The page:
Nadene Roff’s 2022 Amsterdam Pearl Jam Fan Report

By: Nadene Roff | August 26, 2022

The Pearl Jamsterdam Experience

I love music. I LOVE IT. I listen to a wide range of music, but I love Pearl Jam to the very depths of my soul. I think of music as therapy, and Pearl Jam are the greatest therapists of all. You can’t even explain it, and when you do, it makes you sound crazy. They have a song, a lyric, or a sound for every occasion, every emotion, and every memory. Their music has been the soundtrack of my life since I was fourteen years old. Twenty-eight years. Up until this year, I had seen them nine times, starting with the Yield tour in 1998, when I was 18 years old. To love a band for almost thirty years, when you are only 42-years old yourself, is a lifelong commitment and one I happily adhere to. I’m Faithfull.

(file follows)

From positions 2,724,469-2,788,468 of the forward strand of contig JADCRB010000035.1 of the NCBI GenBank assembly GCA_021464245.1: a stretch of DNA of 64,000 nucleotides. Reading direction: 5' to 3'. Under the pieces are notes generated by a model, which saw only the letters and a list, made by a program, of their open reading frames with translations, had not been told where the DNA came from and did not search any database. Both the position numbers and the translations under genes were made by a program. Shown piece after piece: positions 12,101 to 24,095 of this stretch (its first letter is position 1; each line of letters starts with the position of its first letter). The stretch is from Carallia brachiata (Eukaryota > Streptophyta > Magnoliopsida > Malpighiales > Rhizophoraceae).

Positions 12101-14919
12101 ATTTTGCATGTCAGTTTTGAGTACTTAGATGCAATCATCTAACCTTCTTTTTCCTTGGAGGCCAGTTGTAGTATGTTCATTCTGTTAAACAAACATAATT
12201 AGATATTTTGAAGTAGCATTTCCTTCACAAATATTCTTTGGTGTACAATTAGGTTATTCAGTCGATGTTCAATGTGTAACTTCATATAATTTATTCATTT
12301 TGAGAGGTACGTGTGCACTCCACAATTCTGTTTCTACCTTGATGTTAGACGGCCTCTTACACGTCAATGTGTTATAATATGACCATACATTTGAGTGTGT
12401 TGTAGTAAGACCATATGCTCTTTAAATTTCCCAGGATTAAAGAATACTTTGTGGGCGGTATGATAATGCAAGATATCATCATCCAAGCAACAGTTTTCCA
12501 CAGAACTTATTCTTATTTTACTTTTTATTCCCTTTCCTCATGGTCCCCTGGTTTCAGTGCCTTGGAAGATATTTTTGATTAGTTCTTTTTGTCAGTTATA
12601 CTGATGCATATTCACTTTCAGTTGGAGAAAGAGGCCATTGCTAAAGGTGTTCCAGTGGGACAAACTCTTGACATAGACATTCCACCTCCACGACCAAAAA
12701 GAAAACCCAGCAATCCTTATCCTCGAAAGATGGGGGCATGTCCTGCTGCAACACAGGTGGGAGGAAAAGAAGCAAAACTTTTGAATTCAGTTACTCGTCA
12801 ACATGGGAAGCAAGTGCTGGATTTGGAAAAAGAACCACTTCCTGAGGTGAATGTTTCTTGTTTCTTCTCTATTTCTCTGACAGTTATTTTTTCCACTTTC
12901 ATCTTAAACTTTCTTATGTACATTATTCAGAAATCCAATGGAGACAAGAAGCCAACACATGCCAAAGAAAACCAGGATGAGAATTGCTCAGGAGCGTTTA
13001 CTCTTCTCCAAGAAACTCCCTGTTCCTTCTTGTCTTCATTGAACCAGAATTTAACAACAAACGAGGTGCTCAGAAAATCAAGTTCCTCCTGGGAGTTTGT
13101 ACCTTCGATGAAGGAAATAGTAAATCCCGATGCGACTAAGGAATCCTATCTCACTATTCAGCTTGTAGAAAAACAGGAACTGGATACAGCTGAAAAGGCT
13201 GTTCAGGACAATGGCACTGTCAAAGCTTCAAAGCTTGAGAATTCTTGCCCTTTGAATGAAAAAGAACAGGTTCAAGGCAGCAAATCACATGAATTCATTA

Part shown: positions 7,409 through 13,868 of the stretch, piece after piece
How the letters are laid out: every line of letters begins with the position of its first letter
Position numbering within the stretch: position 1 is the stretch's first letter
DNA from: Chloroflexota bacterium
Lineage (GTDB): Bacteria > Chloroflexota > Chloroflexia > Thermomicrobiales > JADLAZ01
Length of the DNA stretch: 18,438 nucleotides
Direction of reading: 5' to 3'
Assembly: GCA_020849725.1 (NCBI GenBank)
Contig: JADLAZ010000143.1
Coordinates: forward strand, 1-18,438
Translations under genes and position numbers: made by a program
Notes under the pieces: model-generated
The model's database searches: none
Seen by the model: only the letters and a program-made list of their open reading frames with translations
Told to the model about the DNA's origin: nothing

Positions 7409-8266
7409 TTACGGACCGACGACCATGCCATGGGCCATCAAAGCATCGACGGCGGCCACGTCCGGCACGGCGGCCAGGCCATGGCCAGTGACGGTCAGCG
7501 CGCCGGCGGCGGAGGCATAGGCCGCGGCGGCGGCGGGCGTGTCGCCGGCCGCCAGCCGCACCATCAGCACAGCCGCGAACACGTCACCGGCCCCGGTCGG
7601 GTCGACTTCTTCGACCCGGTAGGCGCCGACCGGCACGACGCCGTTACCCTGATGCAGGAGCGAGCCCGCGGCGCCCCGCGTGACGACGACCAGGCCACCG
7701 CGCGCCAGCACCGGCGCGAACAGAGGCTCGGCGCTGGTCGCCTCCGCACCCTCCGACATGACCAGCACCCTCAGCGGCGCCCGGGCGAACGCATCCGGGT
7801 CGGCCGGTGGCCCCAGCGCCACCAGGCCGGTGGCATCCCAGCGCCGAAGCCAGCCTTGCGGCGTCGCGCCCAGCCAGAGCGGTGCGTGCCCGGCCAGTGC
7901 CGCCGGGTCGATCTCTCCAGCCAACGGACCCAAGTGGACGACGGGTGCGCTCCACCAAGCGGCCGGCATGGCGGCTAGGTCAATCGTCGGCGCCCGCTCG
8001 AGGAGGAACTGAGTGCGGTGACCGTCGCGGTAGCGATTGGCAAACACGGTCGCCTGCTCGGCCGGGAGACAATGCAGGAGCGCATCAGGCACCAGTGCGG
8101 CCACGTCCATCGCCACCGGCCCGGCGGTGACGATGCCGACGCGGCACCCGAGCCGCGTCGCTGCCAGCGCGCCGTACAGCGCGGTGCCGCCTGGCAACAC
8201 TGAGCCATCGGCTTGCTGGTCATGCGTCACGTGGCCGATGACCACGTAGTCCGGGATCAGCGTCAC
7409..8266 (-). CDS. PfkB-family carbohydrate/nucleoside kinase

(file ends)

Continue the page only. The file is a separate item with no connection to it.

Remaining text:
So is my Amsterdam concert buddy, Trish. Before mid-May 2022, I didn’t imagine that I would be seeing Pearl Jam this year. I hadn’t even entertained the thought. In fact, mid-pandemic, I couldn’t see myself traveling overseas again for a very long time. The last time I’d seen PJ play was Boston 2018, and to be honest, I really didn’t know when I’d ever see them again. Not until they come back to Australia at least, and who knows when that could be. We’ve waited a long time now. So, when my friend, my concert buddy who loves these guys just as much, mentioned back in May this year that she had a spare ticket for both Amsterdam shows, and could I get myself there…well, it didn’t take a lot of convincing. It seemed crazy, but within a couple of days my trip was booked – spend a few days exploring Europe first and then four nights in Amsterdam doing all things Pearl Jam. Yes please! I’d never been to Europe before, but I have always wanted to visit Amsterdam. Funnily, I’ve had a weird kind of interest or semi-connection to Ziggo Dome as a venue for Pearl Jam shows in the past. In 2014, I tried to win a trip to Amsterdam to see PJ at Ziggo Dome. One of our local radio stations here in Australia was doing a huge contest and that was one of the prizes. Despite my efforts, I didn’t win. I have also written the show notes for the Ziggo Dome Night 1 show in 2012 for the Live On 4 Legs Concertpedia. (Yet to be released at time of writing this.) Now here I was, planning a trip to this super cool destination in just eight weeks time, and I was going there for the very best of reasons – to see my friend, and our band. What in the absolute fuck.